Blog | Tuesday, July 16, 2013

QD: News Every Day--Impressions of drug-seeking behavior drive ER providers' opioid prescribing

There was only fair agreement of drug abuse risk among emergency clinicians' impressions of patients and the monitoring program guidelines that are meant to help them, a study found.

A two-site, prospective observational study examined 38 emergency physicians and nurse practitioners assessed a convenience sample of 544 patients aged 18 to 64 years who presented to two academic medical centers with chief complaint of back pain, dental pain or headache from June 2011 to January 2013. Drug-seeking behavior was defined as when a patient had four or more opioid prescriptions from four or more providers in the 12 months before emergency department evaluation.

Emergency providers' impression of "drug seeking" behavior was documented, according to a deliberately vague definition, the authors noted, since drug seeking behavior is a subjective impression.

Emergency providers were then asked to review the patient's data in the Massachusetts Prescription Drug Monitoring Program records, and were again asked their impression of whether the patient was drug seeking and their current plan to prescribe opioids.

Results appeared online in the Annals of Emergency Medicine.

There was fair agreement between emergency providers' impressions of drug-seeking behavior and the data in the prescription drug monitoring program. Sensitivity was 63.2% (95% confidence interval [CI], 54.8% to 71.7%), specificity was 72.7% (95% CI, 68.4% to 77.0%), and positive predictive value was 41.2% (95% CI, 34.4% to 48.2%) for identifying drug-seeking behavior. After reviewing prescription drug monitoring program data, emergency providers changed plans to prescribe opioids at discharge in 9.5% of cases (95% CI, 7.3% to 12.2%), with 6.5% of patients (n=35) receiving opioids not previously planned and 3% (n=16) no longer receiving opioids.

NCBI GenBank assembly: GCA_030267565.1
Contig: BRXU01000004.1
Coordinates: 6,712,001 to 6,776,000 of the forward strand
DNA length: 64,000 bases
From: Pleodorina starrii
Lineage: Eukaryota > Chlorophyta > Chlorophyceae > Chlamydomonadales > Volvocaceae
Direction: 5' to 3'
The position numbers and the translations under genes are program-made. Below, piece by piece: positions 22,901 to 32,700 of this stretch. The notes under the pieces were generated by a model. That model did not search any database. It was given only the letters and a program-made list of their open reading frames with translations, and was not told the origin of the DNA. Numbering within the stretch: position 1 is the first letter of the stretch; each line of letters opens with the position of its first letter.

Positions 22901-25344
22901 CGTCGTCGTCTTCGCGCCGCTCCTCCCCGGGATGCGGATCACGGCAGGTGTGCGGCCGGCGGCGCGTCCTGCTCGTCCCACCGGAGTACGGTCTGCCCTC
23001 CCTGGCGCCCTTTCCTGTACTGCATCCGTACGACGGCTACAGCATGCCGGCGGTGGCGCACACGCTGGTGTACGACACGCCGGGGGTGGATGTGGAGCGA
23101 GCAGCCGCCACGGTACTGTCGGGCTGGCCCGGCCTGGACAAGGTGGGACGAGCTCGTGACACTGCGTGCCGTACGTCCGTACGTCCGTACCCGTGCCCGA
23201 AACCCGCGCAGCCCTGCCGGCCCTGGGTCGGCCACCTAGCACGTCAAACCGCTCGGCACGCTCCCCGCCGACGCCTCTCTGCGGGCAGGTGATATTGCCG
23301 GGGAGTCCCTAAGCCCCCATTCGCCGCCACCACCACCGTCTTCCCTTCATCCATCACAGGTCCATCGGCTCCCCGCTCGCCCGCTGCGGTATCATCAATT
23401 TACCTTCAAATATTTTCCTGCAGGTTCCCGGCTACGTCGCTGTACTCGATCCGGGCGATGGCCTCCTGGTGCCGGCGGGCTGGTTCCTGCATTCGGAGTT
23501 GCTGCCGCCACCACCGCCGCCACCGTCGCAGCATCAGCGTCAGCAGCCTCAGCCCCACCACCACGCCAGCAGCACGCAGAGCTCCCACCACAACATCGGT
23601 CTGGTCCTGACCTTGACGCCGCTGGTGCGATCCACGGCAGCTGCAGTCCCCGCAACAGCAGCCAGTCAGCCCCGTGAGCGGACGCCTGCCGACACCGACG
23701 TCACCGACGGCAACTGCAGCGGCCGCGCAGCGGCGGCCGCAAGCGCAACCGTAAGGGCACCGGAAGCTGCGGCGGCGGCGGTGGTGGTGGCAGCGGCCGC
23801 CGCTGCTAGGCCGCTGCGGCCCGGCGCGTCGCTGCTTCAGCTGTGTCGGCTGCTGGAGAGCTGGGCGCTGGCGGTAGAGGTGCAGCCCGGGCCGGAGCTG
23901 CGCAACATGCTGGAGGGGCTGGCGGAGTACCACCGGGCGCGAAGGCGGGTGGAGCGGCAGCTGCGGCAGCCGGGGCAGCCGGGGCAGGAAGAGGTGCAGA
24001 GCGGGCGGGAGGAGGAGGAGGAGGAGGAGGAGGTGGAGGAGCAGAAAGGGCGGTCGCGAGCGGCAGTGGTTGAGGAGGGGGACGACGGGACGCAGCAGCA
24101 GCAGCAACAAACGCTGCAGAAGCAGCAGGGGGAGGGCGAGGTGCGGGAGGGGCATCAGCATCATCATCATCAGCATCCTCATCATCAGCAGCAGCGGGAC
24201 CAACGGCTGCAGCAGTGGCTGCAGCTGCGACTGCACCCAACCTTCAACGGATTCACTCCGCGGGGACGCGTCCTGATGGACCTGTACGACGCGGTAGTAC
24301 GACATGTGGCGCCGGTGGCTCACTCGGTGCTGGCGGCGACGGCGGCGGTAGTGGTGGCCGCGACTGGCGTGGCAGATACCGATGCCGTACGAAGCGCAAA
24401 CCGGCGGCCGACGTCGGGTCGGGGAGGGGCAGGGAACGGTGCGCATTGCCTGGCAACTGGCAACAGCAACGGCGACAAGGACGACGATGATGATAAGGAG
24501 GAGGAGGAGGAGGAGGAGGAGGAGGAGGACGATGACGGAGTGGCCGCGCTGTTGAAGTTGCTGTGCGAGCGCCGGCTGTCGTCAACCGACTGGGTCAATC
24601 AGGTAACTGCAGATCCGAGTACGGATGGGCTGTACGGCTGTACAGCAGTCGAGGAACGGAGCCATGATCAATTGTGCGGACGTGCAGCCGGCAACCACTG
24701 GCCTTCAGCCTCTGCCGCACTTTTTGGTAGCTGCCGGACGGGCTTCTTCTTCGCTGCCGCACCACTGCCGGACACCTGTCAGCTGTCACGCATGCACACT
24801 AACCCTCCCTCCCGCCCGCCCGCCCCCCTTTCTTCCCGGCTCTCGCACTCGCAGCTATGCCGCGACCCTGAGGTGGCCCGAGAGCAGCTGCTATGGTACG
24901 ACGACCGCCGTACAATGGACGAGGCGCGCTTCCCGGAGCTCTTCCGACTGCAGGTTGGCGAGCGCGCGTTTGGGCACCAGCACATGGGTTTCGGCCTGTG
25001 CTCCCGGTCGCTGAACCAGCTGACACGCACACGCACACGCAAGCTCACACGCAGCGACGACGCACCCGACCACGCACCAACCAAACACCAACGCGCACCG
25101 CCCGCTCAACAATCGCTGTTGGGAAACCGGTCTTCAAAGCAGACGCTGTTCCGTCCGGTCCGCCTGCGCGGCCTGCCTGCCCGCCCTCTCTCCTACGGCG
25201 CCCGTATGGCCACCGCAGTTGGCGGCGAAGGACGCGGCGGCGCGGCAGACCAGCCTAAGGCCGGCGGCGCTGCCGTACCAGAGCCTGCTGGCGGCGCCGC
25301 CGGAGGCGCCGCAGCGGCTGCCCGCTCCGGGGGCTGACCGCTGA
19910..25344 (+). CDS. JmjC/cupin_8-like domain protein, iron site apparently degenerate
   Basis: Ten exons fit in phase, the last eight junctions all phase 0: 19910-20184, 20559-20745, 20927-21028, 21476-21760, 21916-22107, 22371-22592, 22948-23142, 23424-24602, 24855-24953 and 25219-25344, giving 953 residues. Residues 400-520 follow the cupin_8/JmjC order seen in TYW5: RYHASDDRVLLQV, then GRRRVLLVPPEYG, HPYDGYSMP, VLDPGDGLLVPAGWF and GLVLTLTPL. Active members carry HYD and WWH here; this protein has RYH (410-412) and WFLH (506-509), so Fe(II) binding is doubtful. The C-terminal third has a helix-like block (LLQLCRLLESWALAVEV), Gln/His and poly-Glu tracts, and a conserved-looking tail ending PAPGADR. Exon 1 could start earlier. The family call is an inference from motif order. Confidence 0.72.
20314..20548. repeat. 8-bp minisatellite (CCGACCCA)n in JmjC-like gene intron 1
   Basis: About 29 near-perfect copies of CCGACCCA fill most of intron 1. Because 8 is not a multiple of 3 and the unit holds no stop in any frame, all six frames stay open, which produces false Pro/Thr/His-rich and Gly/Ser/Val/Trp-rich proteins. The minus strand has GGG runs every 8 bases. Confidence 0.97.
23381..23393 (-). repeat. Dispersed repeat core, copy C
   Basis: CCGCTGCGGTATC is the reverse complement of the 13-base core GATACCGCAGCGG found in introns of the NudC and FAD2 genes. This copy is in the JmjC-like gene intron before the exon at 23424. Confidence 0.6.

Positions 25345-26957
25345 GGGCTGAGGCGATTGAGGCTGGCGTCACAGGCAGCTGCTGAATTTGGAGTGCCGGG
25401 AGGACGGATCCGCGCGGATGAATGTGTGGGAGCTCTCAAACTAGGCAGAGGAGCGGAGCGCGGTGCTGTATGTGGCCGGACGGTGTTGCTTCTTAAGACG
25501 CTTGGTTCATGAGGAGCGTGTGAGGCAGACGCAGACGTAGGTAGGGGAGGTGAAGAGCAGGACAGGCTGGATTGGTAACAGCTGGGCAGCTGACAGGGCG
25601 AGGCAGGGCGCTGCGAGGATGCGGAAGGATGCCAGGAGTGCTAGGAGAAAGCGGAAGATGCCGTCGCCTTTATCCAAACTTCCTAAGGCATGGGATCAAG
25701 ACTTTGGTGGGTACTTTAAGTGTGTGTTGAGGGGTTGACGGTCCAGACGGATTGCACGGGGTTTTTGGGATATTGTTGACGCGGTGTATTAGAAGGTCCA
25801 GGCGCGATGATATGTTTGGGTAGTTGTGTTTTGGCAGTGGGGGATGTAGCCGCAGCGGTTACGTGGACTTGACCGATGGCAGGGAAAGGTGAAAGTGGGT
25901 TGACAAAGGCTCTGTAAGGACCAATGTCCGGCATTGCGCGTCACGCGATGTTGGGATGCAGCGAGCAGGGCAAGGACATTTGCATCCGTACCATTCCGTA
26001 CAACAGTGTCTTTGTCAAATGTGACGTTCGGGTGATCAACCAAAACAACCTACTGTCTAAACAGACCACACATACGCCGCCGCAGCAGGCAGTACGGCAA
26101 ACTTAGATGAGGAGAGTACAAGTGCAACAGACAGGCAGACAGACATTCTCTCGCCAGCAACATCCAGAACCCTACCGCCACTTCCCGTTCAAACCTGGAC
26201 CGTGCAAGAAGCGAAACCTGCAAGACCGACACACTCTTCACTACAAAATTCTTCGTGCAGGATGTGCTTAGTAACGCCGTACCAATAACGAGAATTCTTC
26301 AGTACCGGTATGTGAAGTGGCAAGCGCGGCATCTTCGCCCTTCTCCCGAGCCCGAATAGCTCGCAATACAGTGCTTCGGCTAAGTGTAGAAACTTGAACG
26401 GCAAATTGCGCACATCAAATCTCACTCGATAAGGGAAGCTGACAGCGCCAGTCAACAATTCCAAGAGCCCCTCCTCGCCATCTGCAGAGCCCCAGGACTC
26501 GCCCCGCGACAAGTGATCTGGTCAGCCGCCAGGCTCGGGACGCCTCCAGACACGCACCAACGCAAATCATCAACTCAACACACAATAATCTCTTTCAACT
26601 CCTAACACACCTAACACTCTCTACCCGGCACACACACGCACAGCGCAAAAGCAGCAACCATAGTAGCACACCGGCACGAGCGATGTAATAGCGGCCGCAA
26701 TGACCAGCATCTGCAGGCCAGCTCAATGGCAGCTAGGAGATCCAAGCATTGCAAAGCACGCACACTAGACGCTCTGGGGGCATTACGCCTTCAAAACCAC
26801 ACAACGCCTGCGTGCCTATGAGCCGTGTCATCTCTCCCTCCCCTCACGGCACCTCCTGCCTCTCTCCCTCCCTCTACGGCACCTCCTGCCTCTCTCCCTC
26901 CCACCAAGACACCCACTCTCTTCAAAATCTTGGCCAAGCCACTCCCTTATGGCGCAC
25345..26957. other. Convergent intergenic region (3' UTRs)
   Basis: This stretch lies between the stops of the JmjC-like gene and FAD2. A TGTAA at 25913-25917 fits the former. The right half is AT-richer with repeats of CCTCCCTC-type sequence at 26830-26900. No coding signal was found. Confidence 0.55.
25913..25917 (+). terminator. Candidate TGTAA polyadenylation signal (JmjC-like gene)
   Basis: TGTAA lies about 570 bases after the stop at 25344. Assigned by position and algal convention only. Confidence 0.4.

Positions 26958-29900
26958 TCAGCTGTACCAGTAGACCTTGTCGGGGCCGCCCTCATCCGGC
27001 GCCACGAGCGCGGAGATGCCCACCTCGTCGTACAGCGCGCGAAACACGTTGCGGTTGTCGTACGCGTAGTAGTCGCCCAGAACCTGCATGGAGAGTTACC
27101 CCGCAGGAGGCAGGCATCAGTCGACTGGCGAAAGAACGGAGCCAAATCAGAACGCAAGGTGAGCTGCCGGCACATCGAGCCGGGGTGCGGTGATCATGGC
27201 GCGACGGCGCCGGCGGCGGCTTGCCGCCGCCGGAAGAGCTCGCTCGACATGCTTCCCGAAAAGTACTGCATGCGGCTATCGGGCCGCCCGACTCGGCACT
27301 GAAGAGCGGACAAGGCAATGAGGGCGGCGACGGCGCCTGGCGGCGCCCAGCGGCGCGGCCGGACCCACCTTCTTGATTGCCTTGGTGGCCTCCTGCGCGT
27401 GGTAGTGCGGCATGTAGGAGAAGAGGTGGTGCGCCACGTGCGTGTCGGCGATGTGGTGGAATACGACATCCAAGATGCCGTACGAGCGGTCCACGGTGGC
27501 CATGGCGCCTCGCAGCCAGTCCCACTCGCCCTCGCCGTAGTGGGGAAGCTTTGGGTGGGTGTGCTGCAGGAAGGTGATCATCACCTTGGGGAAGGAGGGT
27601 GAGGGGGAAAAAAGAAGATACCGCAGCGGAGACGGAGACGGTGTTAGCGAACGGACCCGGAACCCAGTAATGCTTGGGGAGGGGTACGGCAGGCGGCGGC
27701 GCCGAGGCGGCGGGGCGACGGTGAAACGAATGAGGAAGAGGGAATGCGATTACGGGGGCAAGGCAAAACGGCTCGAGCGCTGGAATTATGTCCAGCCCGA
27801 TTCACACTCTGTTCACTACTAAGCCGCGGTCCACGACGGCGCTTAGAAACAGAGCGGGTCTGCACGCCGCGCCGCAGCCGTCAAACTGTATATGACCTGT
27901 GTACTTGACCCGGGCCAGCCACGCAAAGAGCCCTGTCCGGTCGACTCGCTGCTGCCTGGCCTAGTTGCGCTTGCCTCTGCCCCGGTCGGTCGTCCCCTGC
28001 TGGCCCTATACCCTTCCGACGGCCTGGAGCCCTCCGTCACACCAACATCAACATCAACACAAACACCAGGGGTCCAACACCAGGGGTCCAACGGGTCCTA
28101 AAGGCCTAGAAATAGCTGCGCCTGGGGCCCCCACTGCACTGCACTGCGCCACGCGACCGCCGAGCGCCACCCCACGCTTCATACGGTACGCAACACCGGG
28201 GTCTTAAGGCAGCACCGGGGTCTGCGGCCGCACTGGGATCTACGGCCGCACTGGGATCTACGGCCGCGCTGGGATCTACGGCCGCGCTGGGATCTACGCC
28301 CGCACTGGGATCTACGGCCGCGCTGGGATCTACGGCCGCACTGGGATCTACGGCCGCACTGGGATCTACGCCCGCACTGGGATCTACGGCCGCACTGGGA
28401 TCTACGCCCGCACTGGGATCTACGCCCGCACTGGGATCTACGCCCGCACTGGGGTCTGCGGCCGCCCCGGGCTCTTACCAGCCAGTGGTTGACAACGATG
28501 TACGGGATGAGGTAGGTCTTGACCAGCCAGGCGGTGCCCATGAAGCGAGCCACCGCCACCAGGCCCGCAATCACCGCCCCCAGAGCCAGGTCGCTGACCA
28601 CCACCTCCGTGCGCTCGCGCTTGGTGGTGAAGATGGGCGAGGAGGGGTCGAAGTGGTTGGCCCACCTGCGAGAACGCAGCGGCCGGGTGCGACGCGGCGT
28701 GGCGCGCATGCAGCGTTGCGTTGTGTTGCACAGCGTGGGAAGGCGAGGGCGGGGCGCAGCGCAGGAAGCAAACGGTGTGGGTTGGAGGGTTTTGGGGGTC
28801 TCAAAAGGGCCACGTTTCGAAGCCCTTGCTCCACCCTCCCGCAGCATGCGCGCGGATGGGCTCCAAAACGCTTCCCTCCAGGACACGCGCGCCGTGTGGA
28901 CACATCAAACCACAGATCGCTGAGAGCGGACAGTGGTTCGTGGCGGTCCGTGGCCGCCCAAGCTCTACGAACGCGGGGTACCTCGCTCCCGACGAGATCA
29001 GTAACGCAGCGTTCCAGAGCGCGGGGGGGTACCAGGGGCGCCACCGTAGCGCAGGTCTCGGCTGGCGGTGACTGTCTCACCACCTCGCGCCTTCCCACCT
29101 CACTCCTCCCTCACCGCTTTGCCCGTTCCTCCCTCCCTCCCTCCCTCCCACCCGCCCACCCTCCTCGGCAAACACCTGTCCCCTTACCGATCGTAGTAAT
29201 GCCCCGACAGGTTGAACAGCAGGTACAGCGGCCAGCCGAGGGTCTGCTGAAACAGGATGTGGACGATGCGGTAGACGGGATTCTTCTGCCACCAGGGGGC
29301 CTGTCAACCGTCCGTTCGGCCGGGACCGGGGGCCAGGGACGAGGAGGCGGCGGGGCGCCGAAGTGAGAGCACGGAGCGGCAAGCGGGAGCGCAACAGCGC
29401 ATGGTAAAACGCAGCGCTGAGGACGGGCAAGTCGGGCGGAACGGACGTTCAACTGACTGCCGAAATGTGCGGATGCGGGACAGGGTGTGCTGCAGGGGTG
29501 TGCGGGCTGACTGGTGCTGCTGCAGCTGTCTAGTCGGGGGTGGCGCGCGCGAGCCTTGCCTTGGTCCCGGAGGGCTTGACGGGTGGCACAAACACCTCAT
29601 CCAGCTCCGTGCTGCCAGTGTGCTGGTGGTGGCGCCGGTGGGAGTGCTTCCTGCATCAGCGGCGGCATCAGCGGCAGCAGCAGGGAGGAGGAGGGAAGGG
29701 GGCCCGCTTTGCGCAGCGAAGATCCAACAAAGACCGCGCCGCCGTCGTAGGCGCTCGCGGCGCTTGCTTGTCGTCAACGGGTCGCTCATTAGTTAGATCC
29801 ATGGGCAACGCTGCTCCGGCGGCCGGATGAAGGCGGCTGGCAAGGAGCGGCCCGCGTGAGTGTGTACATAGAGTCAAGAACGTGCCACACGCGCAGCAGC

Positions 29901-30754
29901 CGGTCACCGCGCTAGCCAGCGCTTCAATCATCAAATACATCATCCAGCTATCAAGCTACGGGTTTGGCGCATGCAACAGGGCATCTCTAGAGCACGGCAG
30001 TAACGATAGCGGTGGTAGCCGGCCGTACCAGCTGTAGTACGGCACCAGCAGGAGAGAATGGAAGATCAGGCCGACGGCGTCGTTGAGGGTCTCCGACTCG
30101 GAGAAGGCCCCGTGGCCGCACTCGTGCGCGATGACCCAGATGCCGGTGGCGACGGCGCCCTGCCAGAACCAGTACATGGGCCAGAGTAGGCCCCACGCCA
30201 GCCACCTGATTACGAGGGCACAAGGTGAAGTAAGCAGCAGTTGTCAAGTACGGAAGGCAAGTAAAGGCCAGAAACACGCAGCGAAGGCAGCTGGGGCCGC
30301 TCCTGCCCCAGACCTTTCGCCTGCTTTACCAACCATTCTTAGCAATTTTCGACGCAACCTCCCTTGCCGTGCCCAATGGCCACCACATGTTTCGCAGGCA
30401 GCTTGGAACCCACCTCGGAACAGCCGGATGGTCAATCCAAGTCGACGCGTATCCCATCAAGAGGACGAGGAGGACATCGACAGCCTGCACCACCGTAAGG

Predictors for drug-seeking behavior by prescription drug monitoring program criteria were patient requests opioid medications by name (odds ratio [OR] 1.91; 95% CI, 1.13 to 3.23), multiple visits for same complaint (OR 2.5; 95% CI, 1.49 to 4.18), suspicious history (OR 1.88; 95% CI, 1.1 to 3.19), symptoms out of proportion to examination (OR 1.83; 95% CI, 1.1 to 3.03), and hospital site (OR 3.1; 95% CI, 1.76 to 5.44).

Researchers noted that several of the clinical factors that were significantly associated with providers' impressions of drug-seeking behavior were shared with actual drug-seeking behavior by prescription drug monitoring program definition, but the magnitudes of the odds ratios differed. While physicians emphasized on a "suspicious history" (OR 12.2) and "symptoms out of proportion to the examination" (OR 6.2), in the drug monitoring program, the odds ratios were 1.9 and 1.8, respectively.

Researchers wrote, "These findings ... indicate that physicians might place too much weight on gestalt or stereotyping and need to rely on more objective criteria, such as a patient requesting an opioid by name."